Catholic dioceses in Texas and Pennsylvania are challenging anti-LGBTQ non-discrimination protections tied to government funding of adoption and foster care services, protections that the Trump administration seeks to gut at the federal level.
The San Antonio Express News reported that the Archdiocese of Galveston-Houston has joined a lawsuit with the Texas Attorney General’s Office and the Texas Department of Family and Protective Services (DFPS) challenging the federal rules that prohibit agencies who receive federal grants from discriminating on the basis of sexual orientation and gender identity.
According to the lawsuit, the Archdiocese’s position is that it “may only provide foster care services consistent with its sincerely held beliefs on Catholic doctrine and social teaching…As such, the archdiocese cannot provide home studies and certifications for unmarried cohabitating or same-sex married couples.”
If the Archdiocese prevails, they will be able to legally deny prospective LGBTQ foster parents the ability to foster and adopt children. The Archdiocese is led by the outgoing president of the U.S. Conference of Catholic Bishops (USCCB), Cardinal Daniel DiNardo.
Child welfare advocates have stated that there are an insufficient number of foster care placements in Texas, forcing some children to sleep in state offices. Further restrictions could exacerbate the existing shortage.
Soon after this lawsuit was filed, the Trump administration, through the U.S. Department of Health and Human Services (HHS) moved to rescind Obama-era federal anti-LGBTQ non-discrimination regulations that applied to recipients of HHS grants, including funding for adoption and foster care services. Under the Trump administration plan, faith-based organizations would be able to legally reject LGBTQ people as adoptive and foster parents while still receiving federal grants. The USCCB has openly pledged their support for this lawsuit.
In a related case, some Catholic dioceses in Pennsylvania have made a similar challenge to a state policy that added sexual orientation and gender identity as protected categories of discrimination, reported the Tribune-Review.
Following the updated policy, all Pennsylvania child care agencies were required to sign updated contracts that included the new non-discrimination clause on sexual orientation and gender identity. However, three Catholic agencies — the Diocese of Greensburg, Catholic Charities of the Archdiocese of Philadelphia, and Catholic Charities Counseling and Adoption Services of the Diocese of Erie — returned the contract with their own modified provision, seeking to “nullify the nondiscrimination provision with a religious accommodation,” stated Erin James, a spokeswoman for the state.
Pennsylvania’s Statewide Adoption and Permanency Network (SWAN), which governs all private adoption agencies, denied the religious accommodation to all three Catholic agencies and also removed them as SWAN affiliates. Thereafter, the Diocese of Greensburg “announced that its Catholic Charities agency was closing its adoption and foster care program.” Catholic Social Services has already challenged the policy in its lawsuit against that city’s government.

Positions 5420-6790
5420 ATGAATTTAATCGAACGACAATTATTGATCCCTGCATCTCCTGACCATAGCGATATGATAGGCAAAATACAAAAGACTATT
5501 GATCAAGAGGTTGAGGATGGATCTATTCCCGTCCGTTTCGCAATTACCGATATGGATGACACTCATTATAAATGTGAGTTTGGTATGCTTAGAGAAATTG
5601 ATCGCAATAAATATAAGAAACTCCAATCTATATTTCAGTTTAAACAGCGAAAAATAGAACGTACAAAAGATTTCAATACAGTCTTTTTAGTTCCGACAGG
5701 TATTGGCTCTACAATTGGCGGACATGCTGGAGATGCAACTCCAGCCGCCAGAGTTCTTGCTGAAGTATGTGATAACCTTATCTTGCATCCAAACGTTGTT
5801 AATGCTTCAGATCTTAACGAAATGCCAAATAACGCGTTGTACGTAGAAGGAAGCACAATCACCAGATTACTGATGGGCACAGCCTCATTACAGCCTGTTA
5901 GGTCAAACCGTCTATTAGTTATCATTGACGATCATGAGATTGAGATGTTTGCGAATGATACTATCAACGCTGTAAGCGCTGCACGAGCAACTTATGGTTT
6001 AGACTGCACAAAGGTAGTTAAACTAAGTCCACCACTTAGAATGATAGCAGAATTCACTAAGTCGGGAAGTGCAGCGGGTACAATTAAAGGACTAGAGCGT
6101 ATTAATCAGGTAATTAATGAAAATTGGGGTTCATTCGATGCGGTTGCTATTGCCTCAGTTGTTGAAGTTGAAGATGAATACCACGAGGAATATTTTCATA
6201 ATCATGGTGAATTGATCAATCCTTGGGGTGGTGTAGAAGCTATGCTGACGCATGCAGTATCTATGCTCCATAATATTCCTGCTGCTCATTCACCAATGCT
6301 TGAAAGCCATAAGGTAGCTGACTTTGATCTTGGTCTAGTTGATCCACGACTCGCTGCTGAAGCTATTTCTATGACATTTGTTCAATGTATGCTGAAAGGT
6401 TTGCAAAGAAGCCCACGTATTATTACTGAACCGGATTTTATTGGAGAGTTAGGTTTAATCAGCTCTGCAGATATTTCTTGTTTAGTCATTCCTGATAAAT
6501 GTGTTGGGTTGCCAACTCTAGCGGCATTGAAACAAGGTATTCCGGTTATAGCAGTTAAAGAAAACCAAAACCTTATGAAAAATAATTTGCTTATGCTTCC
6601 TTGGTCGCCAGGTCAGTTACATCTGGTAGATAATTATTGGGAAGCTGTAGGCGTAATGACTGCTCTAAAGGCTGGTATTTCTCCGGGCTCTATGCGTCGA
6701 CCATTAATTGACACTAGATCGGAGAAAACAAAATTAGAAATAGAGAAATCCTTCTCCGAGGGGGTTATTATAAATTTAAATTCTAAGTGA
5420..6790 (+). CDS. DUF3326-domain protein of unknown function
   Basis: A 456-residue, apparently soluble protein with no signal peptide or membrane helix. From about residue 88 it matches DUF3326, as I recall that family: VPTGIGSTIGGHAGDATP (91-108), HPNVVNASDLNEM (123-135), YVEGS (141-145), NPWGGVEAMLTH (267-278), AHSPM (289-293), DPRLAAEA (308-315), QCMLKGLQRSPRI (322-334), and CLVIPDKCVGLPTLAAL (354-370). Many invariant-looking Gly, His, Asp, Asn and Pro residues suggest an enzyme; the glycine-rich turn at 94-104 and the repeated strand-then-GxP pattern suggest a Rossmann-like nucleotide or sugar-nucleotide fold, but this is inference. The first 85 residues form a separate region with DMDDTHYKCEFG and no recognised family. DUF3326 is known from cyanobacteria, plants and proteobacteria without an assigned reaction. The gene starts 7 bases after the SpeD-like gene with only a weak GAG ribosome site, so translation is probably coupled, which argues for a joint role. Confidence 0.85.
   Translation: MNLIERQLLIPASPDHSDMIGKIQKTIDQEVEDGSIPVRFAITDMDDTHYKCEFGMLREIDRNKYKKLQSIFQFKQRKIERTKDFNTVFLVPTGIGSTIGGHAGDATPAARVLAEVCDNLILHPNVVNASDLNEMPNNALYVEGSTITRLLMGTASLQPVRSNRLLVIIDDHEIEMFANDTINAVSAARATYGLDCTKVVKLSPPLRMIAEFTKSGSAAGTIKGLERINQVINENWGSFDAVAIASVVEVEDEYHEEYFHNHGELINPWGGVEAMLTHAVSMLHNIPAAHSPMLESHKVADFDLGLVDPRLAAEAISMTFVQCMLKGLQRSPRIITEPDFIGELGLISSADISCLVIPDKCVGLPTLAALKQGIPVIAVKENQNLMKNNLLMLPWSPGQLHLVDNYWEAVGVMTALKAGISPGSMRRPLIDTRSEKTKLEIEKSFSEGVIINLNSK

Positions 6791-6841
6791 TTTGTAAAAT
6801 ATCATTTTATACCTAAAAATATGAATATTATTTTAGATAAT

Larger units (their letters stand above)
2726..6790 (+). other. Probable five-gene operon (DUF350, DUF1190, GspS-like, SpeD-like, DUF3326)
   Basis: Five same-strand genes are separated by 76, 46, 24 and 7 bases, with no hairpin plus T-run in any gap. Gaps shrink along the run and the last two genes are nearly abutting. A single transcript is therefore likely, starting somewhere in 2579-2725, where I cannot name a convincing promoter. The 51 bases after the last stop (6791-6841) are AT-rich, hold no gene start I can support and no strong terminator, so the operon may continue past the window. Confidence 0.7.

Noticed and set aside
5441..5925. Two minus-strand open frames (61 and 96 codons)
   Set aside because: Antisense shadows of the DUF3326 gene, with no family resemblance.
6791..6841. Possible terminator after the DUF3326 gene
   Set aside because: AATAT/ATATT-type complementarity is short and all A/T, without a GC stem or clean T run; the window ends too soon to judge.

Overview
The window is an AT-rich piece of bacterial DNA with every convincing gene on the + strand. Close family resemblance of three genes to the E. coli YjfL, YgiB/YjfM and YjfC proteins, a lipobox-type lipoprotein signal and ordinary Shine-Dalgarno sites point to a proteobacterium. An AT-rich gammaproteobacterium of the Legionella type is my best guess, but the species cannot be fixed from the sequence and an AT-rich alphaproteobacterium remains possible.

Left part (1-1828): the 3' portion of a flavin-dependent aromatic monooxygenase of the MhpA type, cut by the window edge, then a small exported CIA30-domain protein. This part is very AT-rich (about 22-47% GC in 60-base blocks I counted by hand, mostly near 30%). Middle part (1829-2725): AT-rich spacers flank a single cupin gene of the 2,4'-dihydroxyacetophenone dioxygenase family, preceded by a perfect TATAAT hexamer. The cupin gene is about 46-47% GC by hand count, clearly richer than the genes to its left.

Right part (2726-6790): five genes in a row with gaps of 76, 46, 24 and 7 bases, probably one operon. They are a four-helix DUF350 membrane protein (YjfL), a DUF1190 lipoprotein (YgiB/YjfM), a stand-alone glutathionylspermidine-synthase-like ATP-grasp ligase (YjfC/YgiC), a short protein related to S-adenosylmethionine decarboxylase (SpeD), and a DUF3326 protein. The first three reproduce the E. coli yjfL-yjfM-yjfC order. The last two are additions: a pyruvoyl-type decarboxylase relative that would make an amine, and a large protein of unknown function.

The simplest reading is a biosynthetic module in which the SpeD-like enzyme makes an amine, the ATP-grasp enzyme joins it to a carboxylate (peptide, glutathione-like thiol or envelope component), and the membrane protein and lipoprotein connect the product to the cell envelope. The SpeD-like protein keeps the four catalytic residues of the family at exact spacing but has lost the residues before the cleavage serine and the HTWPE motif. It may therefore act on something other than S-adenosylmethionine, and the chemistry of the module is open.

It should be noted that out of 78 private adoption agencies, 21 are faith-based, but only three sought a religious exemption. And other Catholic adoption agencies throughout Pennsylvania, such as Catholic Charities of the Diocese of Harrisburg and St. Joseph’s Center of Scranton, agreed to the updated discrimination provisions and did not seek an exemption.
In contrast to the contested issue of same-sex adoption by some of the dioceses in Texas and Pennsylvania, Brian Cahill, former Executive Director of San Francisco Catholic Charities, offers a different perspective. Published in the San Francisco Chronicle, Cahill writes:
“. . . San Francisco Catholic Charities and other Catholic Charities agencies around the country — when faced with the choice between working with gay and lesbian adoptive parents or losing their public funding and license — abandoned a hundred-year tradition and thousands of poor and needy children, and ignored the reality that the largest cohort of potential adoptive parents for the most challenging and troubled children in the foster care system are committed same sex couples who want to create family.”
Cahill criticized the USCCB’s stance on anti-LGBTQ non-discrimination protections and the inconsistency of their position:
“In their assault on LGBT employees and adoptive parents, the double standard of these church leaders is impossible to ignore. Bishops who are fixated on same-sex activity because it violates church teaching don’t seem to be bothered by their heterosexual employees who violate church teaching by living together outside of marriage or practicing birth control.”
Furthering Cahill’s list about violations against church teaching, what about those who have remarried after a divorce or who have employed in-vitro fertilization (IVF)? Would they be denied the opportunity to foster or adopt a child? Regardless of the answer, this quickly brainstormed list illustrates the ever-growing potential examples of discrimination if faith-based organizations are granted a religious exemption.
Instead of applying a blanketed and harsh policy, the litmus test should be based on the qualities of the prospective parents, and whether or not they can provide a stable and loving home for the child. Cahill’s critique dismantles the false notion that our sexual identity somehow determines our capacity to be a loving parent. Being LGBTQ is no longer considered to be an obstacle to building a family. The Church should live up to its social justice teaching and recognize the inherent worth and dignity of all human beings, including LGBTQ persons, in their capacity to care for some of the most marginalized and troubled children in our world.
–Brian William Kaufman, New Ways Ministry, November 24, 2019